Our blogpost "Defining Opinion" on the topic-based blog "Edifying Nonsense" shows a selection of similar verses submitted to OEDILF (the online Omnificent English Dictionary iLimerick Form). You can see all of these on one visit by clicking HERE.

May 5, 2024

MAY 5, American satire: pardoning 'Sheriff Joe'

a) reprise from May 2020 

MAY 5, American satire: pardoning 'Sheriff Joe'

Authors' Note:   “Sheriff Joe" Arpaio, a former official of Maricopa County, Arizona, had a long flamboyant career characterized by legal actions against colleagues, heavy-handed treatment of suspects and prisoners, and allegations of massive misuse of funds. The ACLU (American Civil Liberties Union) eventually brought suit against him for civil rights violations, and after refusing to comply, he was finally convicted of contempt of court.
   As an octogenarian, Arpaio had become a political friend and outspoken advocate of the 45th US president, who pardoned his criminal offence in August 2017, prior to the imposition of a sentence.

 We hope that you enjoyed this verse. You can find 40 more on this topic in 5 collections on our full-service blog 'Edifying Nonsense'. Click HERE to start! 


May 4, 2024

MAY 4, limerick variations: the multi-verse universe

 a) reprise from 2020

MAY 4, limerick variations: the multi-verse universe

Authors' Note  The authors can box themselves into writing single defining limericks in the standard format used at OEDILF, the collaborative online humor dictionary, and have done so several hundred times. However, they delight in multi-verse limericks which provide a richer space for development of plot lines, contrasts and examples. Currently (April 2024), Giorgio’s ‘Author's Showcase' at the OEDILF website displays almost 100 multi-verse entries. 

This blogsite has more than thirty poems each with three or more verses in limerick format. We have dubbed these lengthy poetic undertakings "brief sagas", and that is the name under which you can search for them on these pages. To do that, use the widget in the right-hand column, clearly labelled "Search This Blog". 

You can review our entire collection of poems on the topic of "Limerick Variations" as compiled on our more encyclopedic blog "Edifying Nonsense", by clicking HERE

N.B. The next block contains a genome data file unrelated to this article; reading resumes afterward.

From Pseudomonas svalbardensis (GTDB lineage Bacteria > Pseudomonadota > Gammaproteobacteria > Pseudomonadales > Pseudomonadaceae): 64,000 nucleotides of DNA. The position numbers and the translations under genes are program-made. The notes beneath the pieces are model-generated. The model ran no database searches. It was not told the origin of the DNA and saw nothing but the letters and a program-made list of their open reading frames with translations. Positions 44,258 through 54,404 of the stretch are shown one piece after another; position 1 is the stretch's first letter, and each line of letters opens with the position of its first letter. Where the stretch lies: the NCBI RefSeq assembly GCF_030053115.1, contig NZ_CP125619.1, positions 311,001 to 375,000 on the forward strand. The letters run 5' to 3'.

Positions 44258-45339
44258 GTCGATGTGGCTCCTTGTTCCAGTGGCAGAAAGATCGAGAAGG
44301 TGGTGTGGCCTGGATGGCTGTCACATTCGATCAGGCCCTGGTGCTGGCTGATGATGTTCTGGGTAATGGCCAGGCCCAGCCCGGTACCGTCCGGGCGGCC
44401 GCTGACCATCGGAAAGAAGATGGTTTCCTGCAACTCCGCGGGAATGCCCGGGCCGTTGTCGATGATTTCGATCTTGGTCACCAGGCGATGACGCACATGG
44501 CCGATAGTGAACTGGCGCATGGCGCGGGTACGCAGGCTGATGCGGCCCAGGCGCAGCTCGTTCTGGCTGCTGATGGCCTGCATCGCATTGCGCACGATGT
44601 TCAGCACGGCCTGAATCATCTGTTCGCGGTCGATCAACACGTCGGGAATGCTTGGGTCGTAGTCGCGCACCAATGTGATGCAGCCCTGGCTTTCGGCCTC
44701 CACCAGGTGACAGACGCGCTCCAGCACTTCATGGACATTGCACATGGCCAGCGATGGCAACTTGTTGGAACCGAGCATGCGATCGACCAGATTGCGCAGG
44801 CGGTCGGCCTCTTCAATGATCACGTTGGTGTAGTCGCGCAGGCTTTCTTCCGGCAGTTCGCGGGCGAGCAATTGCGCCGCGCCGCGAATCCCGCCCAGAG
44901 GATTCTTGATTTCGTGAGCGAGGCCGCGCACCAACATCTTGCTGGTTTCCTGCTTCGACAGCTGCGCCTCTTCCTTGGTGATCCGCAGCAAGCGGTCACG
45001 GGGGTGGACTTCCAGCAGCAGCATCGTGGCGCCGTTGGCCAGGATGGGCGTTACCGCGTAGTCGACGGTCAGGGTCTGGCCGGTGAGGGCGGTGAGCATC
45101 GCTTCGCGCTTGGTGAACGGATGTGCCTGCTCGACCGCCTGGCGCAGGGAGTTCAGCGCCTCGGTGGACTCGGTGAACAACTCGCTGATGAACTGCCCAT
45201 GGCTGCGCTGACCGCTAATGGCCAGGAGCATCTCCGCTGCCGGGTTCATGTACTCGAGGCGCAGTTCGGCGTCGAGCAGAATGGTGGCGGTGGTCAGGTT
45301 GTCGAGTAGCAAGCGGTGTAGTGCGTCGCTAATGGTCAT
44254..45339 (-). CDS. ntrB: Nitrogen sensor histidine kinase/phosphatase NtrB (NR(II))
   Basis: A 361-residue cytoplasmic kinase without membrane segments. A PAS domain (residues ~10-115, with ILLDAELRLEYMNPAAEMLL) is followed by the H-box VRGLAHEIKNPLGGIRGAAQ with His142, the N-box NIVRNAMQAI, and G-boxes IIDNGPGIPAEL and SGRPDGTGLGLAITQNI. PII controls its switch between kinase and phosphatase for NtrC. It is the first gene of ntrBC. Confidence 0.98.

May 3, 2024

MAY 3, wordplay maps: new world palindromes (#17,#18)

a) reprise from May 2020  

MAY 3, wordplay maps: new world palindromes (#17,#18)

You can view the entire collection of these 50 wordplay maps, by accessing the collection 'Tourists Palindromic Guides: The Americas'. Start by clicking HERE


May 2, 2024

MAY 2, savoir-faire: French loanwords

a) reprise from 2020

MAY 2, savoir-faire: French loanwords

Authors' Note:

 à propos: in regard

outré: inappropriately eccentric in behaviour or appearance, or exceeding the limits of propriety

sans doute (sahn DOOT): certainly, without doubt

paraph (PA-ruhf): confirmatory mark after a signature, derived more remotely from the French term paraphe

nonpareil: a paragon, one who has no equal

Although the word nonpareil has been used in English, often pronounced as non-pah-REHL, since the 16th century, one must adopt the snobbier French pronunciation (non-pah-RAY) for the verse to rhyme.

Despite its status as a longstanding valuable English descriptor, unique retains a Gallic sound, which is frankly ... unique.

 You can review verses on this topic in a wider context on our full-service blog 'Edifying Nonsense'. Check the post 'Vers Francais: Savoir-Faire' by clicking HERE


May 1, 2024

MAY 1, classic palindrome: 'Emil's lime'


a) reprise from May 2020

You can review these illustrated verses in a wider context by proceeding to 'Reversing Verse: Limericks About Classic Palindromes' on the full-service blog 'Edifying Nonsense'. 

b) incidental photo

"Boy and Bird"